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Teisco Telecaster Build (newbie)

Discussion in 'Tele Home Depot' started by Julian, May 2, 2009.

  1. Julian

    Julian Tele-Meister

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    My 1st build is a Teisco Telecaster with Stratocaster neck.

    The pickups are Teisco (not the foil type) which I purchased in Ebay for $25.00 a pair.
    [​IMG]

    The body is from Rondo ($45.00). I do not have a router so I used a chisel to enlarge the standard neck pickup cavity.
    [​IMG]

    I will be installing a TOM bridge instead of the typical tele bridge. I have to decide on a Bigsby tremolo or a Jazzmaster type tremolo. I am leaning towards the Bigsby because making a cavity with a chisel is not much fun.
    [​IMG]

    Nevertheless I still have to enlarge the bridge pickup cavity with the chisel.

    [​IMG]

    I will need a custom pick guard. Can anyone recommend a dealer?
     
  2. voided3

    voided3 Tele-Afflicted

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    Cool project! For the pickguard, I personally would order a blank Esquire pickguard and cut it for your pickup, or order one that may be a similar size so you just need to trim it (i.e. for a P-90 or mini humbucker). You can get any of these (as well as an inexpensive Teisco-style Bigsby variant) and www.guitarfetish.com. Alternatively, pickups such as those were typically surface mounted, and if if you're using a TOM bridge in addition to shimming the neck, you might have enough clearance to mount the pickups on the surface of the guitar (as with DeArmonds).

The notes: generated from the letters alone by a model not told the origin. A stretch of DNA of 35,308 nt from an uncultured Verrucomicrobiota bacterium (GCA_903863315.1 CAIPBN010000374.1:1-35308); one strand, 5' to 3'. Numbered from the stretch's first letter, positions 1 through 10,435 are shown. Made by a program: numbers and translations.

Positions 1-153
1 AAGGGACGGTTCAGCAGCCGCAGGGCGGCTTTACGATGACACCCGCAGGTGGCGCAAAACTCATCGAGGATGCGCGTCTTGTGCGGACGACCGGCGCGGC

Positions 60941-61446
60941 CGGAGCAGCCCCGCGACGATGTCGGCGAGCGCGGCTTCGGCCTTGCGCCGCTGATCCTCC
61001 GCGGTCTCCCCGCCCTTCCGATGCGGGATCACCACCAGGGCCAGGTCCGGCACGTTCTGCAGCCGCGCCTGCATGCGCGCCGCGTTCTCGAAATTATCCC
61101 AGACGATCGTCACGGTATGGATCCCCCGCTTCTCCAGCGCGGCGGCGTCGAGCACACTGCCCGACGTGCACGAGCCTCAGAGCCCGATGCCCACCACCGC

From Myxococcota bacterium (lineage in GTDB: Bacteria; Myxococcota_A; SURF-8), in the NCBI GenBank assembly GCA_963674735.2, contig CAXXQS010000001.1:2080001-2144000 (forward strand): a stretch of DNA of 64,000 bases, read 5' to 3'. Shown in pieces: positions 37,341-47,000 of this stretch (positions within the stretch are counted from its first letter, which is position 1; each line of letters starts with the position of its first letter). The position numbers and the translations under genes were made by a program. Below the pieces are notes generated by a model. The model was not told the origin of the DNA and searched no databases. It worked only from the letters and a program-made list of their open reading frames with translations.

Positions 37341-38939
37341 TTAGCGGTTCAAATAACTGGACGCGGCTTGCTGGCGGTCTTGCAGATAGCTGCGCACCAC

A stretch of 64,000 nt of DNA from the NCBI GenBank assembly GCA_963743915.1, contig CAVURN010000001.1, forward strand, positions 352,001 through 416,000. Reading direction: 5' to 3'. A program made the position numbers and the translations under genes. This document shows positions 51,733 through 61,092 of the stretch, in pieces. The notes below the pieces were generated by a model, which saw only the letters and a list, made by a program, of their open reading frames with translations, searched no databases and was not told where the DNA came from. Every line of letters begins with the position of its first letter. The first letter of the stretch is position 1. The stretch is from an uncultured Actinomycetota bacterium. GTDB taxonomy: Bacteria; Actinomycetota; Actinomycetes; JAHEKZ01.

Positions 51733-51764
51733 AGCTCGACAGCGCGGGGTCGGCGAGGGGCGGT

I needed to cut an Esquire pickguard here at school a while back for a neck pickup and I don't have my router and such here so I did it with only a drill, some files, a pizza box, and sandpaper. I started by laying a precut Tele pickguard on top of the Esquire pickguard and then used the pickguard screws to anchor the two of them into the box, sandwiched together. I then followed up with some painters tape to add stability and proceeded to hog out as much material as possible with the drill, leaving about 1/16th of an inch for final shaping with the files and sandpaper. Believe it or not, it turned out nearly perfect (proof that having a template is a lifesaver).

    Another thing is that it may not be wise to mount the bridge pickup angled for string spacing reasons since it looks as though both pickups have the same spread. Perhaps if you surface mount it parallel to the bridge and make a cover for the cavity to go around it, it would leave less visual scarring.
     
  3. Jack Wells

    Jack Wells Doctor of Teleocity Ad Free Member

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    Are you sure you want to use those pickups. When I think back to the Teisco guitars from the '60s it sends a chill up my back.
     
  4. Julian

    Julian Tele-Meister